WASHINGTON (AFP) - Following days of obstruction from lawmakers in President Barack Obama's own Democratic party, the Senate advanced a bill on Thursday allowing him to finalise swiftly a landmark Pacific trade pact.
The 65 to 33 vote marked a victory for the White House and free-trade Republicans who had united in an effort to press ahead with Obama's biggest domestic legislative priority in the remaining 20 months of his presidency.
Thursday's vote merely opened debate on so-called trade promotion authority (TPA), marking an early step on what could be a testing path for the TPA bill to reach the president's desk.
TPA would allow Obama - and his successor - to negotiate international trade accords and present them to Congress for a year-or-no vote, with lawmakers prevented from making any changes to the deal.
The measure also provides assistance for US workers hurt by globalisation, and sets some 150 objectives for Washington to negotiate into the accords, including provisions on human rights and state-owned enterprises.
Supporters argue that the 12-nation Trans-Pacific Partnership and a US-Europe trade accord currently under discussion, would together create 1.4 million American jobs and level the playing field for US exports abroad.
TPA was blocked from advancing in a vote on Tuesday, with Democrats arguing the bill ignored some of their priorities, including ensuring that American jobs were protected from imports unfairly priced due to currency manipulation.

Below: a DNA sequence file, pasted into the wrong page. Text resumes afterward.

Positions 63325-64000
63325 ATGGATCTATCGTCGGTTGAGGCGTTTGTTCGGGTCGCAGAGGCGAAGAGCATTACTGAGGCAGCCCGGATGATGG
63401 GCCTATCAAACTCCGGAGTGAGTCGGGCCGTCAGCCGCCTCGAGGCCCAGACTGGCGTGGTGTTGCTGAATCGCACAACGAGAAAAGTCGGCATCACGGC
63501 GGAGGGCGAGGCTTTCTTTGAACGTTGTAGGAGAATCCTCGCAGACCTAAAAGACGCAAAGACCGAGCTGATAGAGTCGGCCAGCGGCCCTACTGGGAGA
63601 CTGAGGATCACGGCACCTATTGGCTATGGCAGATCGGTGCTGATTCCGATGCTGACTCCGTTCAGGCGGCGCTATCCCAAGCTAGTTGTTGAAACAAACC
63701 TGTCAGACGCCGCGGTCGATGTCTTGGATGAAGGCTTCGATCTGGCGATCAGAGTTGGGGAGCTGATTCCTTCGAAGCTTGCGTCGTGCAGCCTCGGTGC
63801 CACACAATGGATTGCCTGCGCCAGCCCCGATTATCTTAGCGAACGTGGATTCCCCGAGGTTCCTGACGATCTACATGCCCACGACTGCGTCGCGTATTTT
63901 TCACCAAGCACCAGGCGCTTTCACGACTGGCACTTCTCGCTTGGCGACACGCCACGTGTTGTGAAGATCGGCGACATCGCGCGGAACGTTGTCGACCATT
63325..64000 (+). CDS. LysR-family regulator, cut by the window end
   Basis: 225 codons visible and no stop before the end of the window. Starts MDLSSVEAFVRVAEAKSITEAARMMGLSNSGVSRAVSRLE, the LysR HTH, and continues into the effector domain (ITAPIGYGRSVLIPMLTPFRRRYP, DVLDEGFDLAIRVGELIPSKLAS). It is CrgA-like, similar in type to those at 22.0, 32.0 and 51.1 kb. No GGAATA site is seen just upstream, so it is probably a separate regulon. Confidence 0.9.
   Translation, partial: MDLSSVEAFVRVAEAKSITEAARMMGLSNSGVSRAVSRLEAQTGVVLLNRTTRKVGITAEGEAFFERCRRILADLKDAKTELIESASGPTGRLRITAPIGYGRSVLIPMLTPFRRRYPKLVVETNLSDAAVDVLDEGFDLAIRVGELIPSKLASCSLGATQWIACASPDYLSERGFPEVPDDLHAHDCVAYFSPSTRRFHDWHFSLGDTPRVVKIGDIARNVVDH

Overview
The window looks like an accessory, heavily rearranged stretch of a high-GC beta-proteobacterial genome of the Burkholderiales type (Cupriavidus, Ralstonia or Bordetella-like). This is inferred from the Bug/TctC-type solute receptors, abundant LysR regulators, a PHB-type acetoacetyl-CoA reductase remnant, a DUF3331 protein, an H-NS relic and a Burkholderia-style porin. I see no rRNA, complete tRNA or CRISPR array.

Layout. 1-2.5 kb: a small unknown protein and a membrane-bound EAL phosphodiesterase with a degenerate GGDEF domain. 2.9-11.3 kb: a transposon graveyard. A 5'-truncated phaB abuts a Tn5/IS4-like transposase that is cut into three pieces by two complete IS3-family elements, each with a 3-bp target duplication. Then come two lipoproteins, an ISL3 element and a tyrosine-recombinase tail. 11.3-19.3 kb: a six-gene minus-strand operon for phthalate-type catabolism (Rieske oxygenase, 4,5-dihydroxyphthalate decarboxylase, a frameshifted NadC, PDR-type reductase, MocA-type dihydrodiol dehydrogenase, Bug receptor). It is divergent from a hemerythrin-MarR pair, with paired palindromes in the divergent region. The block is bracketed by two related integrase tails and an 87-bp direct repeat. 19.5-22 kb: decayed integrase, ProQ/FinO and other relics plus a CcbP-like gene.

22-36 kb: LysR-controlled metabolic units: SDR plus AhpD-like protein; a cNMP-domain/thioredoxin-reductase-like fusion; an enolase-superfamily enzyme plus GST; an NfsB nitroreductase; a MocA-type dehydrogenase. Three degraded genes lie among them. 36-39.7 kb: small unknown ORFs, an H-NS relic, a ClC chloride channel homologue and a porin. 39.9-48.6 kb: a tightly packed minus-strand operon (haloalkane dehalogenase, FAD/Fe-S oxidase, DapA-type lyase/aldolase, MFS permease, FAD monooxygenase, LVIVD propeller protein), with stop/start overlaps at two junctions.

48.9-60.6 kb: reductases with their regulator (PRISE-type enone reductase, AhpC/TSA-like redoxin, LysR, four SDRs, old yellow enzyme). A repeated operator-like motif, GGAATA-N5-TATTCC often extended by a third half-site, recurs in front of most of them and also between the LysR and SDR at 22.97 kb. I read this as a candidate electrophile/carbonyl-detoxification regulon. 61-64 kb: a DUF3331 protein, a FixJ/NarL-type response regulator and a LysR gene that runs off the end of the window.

But, after intense negotiations, lawmakers produced a compromise in which Democrats got to vote on two bills reflecting their priorities.
With the impasse broken, the US Senate also voted 78 to 20 on Thursday to impose strict enforcement measures on international trade, including currency manipulation restrictions.
That bill now heads to the House of Representatives, where its chance of passage took a hit when Speaker John Boehner dismissed as "laughable" the prospect of Congress legislating currency valuations between countries.
The measure seeking to prevent some governments from manipulating their currency's value in order to gain trade advantage is aimed at Asian giants China and Japan.
The currency bill is "a shot across China's bow that we're not going to just sit there and do nothing," Democratic Senator Chuck Schumer said.
"Americans should not be patsies for other countries cheating," added Senator Sherrod Brown.
The bill also closes a child labour loophole, and beefs up other customs enforcement priorities including antidumping rules.
The White House and Republican leaders had warned that including such a measure directly in the TPA bill could jeopardise the broader legislation and throw the entire Pacific accord into doubt.
"Under our plan, the Senate will avoid the poison pills that had been floated," while allowing senators "to express themselves without endangering more American trade jobs," Senate Majority Leader Mitch McConnell said.
TPA itself may face a tough sell in the House, where Democratic leader Nancy Pelosi said members of her caucus were expressing "unease" with a potentially years-long process that could "provide carte blanche for agreements unknown, for countries to be determined, for a time in perpetuity."
The Senate also overwhelmingly passed a separate bill renewing lapsed trade preferences for developing countries including many in Africa.